At Hove’s The Old Market, the stage was spectacularly set for a ghoulish night of horror (and light-hearted entertainment) for fast-approaching Halloween. Unfortunately, Le Navet Bet’s performance of Dracula: The Bloody Truth left me horrified for all the wrong reasons – a shambles of slapstick that was briefly amusing at some moments but by the end was utterly exhausting.
The cast, made up of four men multi-rolling as Stoker’s infamous characters from the novel, began the performance in a promising manner with them each emitting an impressive level of energy and stamina to capture the audience’s attention. Professor Van Helsing, with an unconvincing Dutch accent that broke every now and then, led us through his intentions to teach us the real truth about the legend of Count Dracula that everyone believes they are aware of. In order to do this, the play established itself quickly as meta theatre with bumbling well-spoken actors attempting to follow the orders of the actor playing Van Helsing yet failing repeatedly. It had the intentions of using classic old-fashioned farce to mimic that of The Play Goes Wrong – gags such as props purposely breaking, sound effects being used at the wrong time and actors forgetting lines.
For the first few scenes, though ridiculous and all over the place, a comfortable relationship with the audience began to form which I think could have been explored even more – with Van Helsing breaking the fourth wall and talking to members of the front row to establish the bond needed in interactive and immersive theatre. The physical theatre, however, was temperamental in its comedic effect and didn’t quite match the sharp and slick nature of shows such as The 39 Steps. For instance, a quick horse and cart physical transition between scenes was used but it was messy and seemed un-rehearsed; leaving me questioning whether it was intentional or not. There was a tendency to bypass a comedic build up frequently throughout the play; jumping right into gags and then letting them be. Instead, they were relentlessly overworked for an awkward amount of time until all comic respect had been drawn out of them. This left the comedy wearing disappointingly thin just after the first half of Act One, yet I still had hope that perhaps it would pick up at some point – unfortunately, it never did.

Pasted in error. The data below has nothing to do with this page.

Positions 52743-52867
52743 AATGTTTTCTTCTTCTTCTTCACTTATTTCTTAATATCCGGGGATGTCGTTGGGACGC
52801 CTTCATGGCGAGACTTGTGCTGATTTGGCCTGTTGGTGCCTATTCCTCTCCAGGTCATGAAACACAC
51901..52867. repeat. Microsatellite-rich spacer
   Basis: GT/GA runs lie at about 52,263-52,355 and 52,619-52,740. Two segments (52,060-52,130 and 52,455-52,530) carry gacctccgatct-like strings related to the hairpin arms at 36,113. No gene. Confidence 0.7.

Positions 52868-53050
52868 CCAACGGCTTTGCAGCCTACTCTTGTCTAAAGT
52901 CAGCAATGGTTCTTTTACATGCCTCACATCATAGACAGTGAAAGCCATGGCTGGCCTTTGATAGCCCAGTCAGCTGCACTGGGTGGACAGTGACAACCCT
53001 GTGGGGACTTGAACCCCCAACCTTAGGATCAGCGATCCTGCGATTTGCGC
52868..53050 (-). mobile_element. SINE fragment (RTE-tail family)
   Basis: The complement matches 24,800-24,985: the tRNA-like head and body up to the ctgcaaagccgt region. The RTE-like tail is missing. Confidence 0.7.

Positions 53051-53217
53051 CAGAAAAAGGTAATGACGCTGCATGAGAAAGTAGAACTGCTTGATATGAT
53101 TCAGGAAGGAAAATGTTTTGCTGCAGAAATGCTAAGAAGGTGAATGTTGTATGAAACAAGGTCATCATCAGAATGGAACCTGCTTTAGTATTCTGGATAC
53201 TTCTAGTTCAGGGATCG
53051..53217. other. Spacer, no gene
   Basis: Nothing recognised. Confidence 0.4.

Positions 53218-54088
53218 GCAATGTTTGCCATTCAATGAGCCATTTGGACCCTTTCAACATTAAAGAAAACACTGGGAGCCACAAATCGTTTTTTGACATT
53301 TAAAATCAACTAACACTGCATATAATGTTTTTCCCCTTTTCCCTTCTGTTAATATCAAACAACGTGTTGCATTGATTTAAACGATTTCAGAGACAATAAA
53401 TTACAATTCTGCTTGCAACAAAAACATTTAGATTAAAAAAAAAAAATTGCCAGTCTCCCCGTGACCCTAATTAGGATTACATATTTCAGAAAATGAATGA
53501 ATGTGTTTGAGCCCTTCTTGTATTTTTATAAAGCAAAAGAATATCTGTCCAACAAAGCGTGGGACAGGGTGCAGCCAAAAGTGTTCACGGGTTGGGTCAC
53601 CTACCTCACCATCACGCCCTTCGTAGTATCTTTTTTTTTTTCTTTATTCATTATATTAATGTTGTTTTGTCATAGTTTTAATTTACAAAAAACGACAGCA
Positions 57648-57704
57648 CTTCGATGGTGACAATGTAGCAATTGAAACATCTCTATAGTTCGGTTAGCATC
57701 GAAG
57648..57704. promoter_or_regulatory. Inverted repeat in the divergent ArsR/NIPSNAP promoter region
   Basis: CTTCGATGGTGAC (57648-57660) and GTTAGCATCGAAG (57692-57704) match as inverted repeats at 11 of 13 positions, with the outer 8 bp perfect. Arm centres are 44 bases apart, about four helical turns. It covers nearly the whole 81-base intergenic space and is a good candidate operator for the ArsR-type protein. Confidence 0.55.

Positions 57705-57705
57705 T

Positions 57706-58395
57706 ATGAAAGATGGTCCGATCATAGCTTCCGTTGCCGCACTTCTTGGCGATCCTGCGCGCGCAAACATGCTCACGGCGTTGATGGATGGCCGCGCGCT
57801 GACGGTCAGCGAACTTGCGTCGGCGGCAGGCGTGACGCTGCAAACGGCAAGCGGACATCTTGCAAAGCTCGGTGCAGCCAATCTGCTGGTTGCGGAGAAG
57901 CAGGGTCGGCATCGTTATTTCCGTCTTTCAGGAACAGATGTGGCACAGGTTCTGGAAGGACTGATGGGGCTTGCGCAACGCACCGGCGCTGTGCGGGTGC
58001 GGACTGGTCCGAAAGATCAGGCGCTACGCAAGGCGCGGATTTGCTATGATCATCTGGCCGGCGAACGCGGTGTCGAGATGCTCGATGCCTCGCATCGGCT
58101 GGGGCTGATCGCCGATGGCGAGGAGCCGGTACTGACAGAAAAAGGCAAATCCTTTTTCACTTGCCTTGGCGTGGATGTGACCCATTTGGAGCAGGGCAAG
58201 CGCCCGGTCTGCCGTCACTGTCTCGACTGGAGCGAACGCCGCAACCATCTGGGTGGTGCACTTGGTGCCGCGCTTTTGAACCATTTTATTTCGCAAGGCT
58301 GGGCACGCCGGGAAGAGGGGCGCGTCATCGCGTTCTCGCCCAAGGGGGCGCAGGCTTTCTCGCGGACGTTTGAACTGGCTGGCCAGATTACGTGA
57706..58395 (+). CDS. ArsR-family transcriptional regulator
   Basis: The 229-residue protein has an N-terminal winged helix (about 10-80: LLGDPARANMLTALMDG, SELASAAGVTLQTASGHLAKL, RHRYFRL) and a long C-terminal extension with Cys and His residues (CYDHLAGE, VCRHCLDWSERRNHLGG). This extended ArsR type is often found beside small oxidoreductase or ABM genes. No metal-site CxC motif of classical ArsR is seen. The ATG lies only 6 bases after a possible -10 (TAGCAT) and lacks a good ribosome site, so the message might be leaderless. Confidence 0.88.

There was definitely potential for the play to be a Horrible Histories-esque farce on Dracula. However it seemed uncertain in the direction it was taking and who it was aimed for. Undoubtedly, the children in the audience were the ones giggling the most, illustrating how an informative theatre experience for children on literature may have been a more effective directorial decision for them to take. Their inclusion of the odd adult joke and sexual reference – swearing when a prop up window sill fell on their hand seemed awkward and out of place for the type of humour. The best moments of the play were the stripped back, short but trustworthy gags; a simple repeated hat change as an actor switched between playing an old man and his son conversing front stage as they watch the arrival of a boat.
Ultimately, this performance was a slightly amusing attempt at a playful recounting of Dracula. Unfortunately, it lacked a real sense of direction and gags were hyper and clichéd – by the interval, the stage was physically falling apart as the actors rushed around attempting to fix it, much like the play itself.
Featured Image: The Old Market